Approximately 90% of the cancers in the oral mucosa are squamous cell carcinoma, originating in the tissues that line the mouth and lips. Oral cancers can present with many different symptoms including a non-healing wound, pain at the site or surrounding teeth, difficulty with speech &/or swallow. Generally, it is important that any lesion or sore in the mouth that has not healed within two weeks be evaluated.
Discovery and treatment of an oral cancer in the earliest stage provides the best possible prognosis, the least invasive surgical treatment, and highest quality of life. Squamous cell carcinoma, and other cancers, will continue to progress without treatment. Each cancer is unique and there is no way of predicting the speed and spread in individuals. Many patients present with a biopsy or tissue sample of the suspected area to confirm the presence of oral cancer. It is important to understand that an OMFS provider will perform a more extensive (oncological) surgery for definitive treatment of the cancer.
Once a diagnosis is confirmed, several additional tests and scans will likely be indicated. This will help to stage the tumor based upon the American Joint Committee on Cancer (AJCC) TNM staging system. TNM stands for tumor size (T), lymph node involvement (N), and distant metastasis or spread (M). Staging helps to predict the treatment options and prognosis. Stages I and II are considered early disease. Advanced cancer stages, stage III and IV, include larger sizes (>4cm) and/or those that have spread into the lymph nodes in the neck. More treatment modalities, such as radiation and chemotherapy, may be required for advanced staged disease.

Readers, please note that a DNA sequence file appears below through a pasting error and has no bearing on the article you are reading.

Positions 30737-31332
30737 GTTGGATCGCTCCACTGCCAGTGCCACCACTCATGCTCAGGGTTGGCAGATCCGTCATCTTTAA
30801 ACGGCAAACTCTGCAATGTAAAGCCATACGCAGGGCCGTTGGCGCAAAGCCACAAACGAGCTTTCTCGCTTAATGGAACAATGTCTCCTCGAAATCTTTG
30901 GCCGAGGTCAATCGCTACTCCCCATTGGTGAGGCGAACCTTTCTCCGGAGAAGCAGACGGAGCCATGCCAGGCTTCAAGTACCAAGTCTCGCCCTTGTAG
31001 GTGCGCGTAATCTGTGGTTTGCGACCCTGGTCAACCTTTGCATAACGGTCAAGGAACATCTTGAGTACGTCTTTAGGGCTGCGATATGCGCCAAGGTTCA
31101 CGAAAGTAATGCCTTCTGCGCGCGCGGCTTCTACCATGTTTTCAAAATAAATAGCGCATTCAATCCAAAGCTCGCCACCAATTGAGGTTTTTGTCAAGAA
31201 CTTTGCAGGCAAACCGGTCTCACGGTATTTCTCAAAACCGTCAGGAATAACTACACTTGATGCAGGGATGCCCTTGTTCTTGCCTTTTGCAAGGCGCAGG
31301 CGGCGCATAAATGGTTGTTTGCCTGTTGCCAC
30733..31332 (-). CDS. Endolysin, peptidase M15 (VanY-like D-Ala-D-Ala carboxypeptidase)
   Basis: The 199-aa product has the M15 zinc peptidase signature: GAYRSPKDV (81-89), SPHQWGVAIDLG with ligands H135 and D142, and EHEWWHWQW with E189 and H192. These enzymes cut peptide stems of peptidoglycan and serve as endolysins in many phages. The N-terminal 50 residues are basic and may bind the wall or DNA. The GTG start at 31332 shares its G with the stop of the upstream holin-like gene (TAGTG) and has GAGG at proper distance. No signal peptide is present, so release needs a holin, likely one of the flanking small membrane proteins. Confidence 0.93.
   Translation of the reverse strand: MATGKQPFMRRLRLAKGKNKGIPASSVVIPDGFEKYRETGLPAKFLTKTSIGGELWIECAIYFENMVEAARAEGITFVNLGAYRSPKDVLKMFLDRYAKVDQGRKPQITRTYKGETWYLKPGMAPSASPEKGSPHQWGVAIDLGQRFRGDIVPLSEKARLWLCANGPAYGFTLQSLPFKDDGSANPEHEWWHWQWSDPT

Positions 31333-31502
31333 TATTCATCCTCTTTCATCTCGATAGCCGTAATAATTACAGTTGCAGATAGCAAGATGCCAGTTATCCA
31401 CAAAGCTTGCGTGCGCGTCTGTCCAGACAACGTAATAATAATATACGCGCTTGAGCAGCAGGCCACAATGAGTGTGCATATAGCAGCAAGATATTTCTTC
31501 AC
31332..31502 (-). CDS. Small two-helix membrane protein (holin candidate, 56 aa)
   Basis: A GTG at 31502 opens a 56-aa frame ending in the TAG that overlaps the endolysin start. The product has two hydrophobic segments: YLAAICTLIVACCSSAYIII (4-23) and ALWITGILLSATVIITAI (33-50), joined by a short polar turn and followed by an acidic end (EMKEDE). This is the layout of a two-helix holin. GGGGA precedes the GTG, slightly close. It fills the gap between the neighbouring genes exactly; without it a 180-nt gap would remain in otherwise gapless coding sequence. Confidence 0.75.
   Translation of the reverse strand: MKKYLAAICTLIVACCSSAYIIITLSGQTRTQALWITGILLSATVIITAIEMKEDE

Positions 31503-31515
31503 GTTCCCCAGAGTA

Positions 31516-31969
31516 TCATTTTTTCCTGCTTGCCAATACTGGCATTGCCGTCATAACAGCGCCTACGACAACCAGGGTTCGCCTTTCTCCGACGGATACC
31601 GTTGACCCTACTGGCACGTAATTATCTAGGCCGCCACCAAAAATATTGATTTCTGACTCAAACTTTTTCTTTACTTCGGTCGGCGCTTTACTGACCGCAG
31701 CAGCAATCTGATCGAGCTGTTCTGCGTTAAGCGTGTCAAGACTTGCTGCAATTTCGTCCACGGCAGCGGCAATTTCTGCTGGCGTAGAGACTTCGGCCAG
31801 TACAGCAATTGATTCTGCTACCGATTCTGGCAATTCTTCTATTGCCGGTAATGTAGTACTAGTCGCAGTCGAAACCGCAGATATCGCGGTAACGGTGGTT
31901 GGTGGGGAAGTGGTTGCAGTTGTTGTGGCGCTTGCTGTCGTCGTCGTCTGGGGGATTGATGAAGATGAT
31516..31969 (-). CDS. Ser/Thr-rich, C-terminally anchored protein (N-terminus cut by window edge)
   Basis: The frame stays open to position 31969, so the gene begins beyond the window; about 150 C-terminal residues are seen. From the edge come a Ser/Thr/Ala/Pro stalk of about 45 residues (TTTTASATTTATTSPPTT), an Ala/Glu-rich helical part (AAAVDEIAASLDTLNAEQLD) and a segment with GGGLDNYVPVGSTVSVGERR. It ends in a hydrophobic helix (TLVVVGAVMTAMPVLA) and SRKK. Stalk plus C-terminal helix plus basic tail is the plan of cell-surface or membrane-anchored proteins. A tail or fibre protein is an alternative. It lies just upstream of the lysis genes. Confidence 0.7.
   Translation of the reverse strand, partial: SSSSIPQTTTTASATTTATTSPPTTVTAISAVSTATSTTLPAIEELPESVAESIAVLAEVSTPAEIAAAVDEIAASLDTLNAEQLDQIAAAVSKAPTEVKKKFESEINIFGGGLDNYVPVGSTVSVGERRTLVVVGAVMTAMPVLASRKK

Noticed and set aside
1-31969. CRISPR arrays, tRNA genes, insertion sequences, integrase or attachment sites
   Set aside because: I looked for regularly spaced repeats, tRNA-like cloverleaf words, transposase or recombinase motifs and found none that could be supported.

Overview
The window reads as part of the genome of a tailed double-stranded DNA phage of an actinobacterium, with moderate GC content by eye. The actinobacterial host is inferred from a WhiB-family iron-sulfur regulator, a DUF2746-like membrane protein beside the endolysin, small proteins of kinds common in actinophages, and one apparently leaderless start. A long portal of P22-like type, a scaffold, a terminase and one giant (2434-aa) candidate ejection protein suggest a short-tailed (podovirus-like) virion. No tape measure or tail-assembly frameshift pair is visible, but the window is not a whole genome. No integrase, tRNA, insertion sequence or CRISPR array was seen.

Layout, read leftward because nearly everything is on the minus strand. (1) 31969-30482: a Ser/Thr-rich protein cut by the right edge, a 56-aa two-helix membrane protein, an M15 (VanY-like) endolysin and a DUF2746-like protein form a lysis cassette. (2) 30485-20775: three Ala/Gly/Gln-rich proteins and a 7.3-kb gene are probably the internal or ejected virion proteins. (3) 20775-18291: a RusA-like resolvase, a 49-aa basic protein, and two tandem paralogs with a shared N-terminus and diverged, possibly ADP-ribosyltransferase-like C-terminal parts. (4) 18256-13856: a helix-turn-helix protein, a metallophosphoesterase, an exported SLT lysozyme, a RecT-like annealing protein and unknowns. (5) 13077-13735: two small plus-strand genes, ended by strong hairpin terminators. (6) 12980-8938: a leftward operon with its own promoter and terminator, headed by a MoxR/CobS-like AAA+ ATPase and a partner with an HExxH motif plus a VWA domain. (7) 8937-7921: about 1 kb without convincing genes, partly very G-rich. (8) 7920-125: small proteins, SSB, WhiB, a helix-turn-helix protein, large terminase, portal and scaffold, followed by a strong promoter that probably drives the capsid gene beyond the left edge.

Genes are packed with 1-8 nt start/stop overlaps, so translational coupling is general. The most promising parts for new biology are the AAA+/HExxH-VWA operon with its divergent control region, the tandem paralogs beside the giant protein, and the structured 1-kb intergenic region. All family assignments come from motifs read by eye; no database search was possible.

CT scans, MRI and PET scan imaging are the tools used to help stage cancer. They may show if lymph nodes are enlarged or if there are other areas of concern. The Positron Emission Tomography (PET) scan is a more sensitive test to help identify possible areas of cancer from eye to thigh. A PET scan will look for metastasis to the lymph nodes and other structures such as the lungs. There is no single reliable test that will determine if the cancer has spread, making ongoing clinical examination and surveillance very important after treatment.
Early staged head and neck cancer is typically managed with either surgery or radiation therapy alone. Due to the long-term side effects of radiation, this is not typically the first line treatment recommendation. Every patient who is diagnosed with cancer by our service is presented to tumor board for a collaborative discussion with multiple specialists to ensure the best individual treatment.
Ultimately, the goal of treatment is to remove the primary site of the cancer including uninvolved tissue surrounding the cancer called “margins.” To obtain clear margins may require removal of bone, tissue and teeth. This can be a very stressful realization. Your options will be discussed at length, including diagnostic results and exam findings, with you and your family. We provide team contact information and ongoing support throughout diagnosis, treatment and recovery. Although overwhelming, we want you to be comfortable and empowered placing your care into our hands. Dr. Kademani and his entire staff are here to help you and your family.
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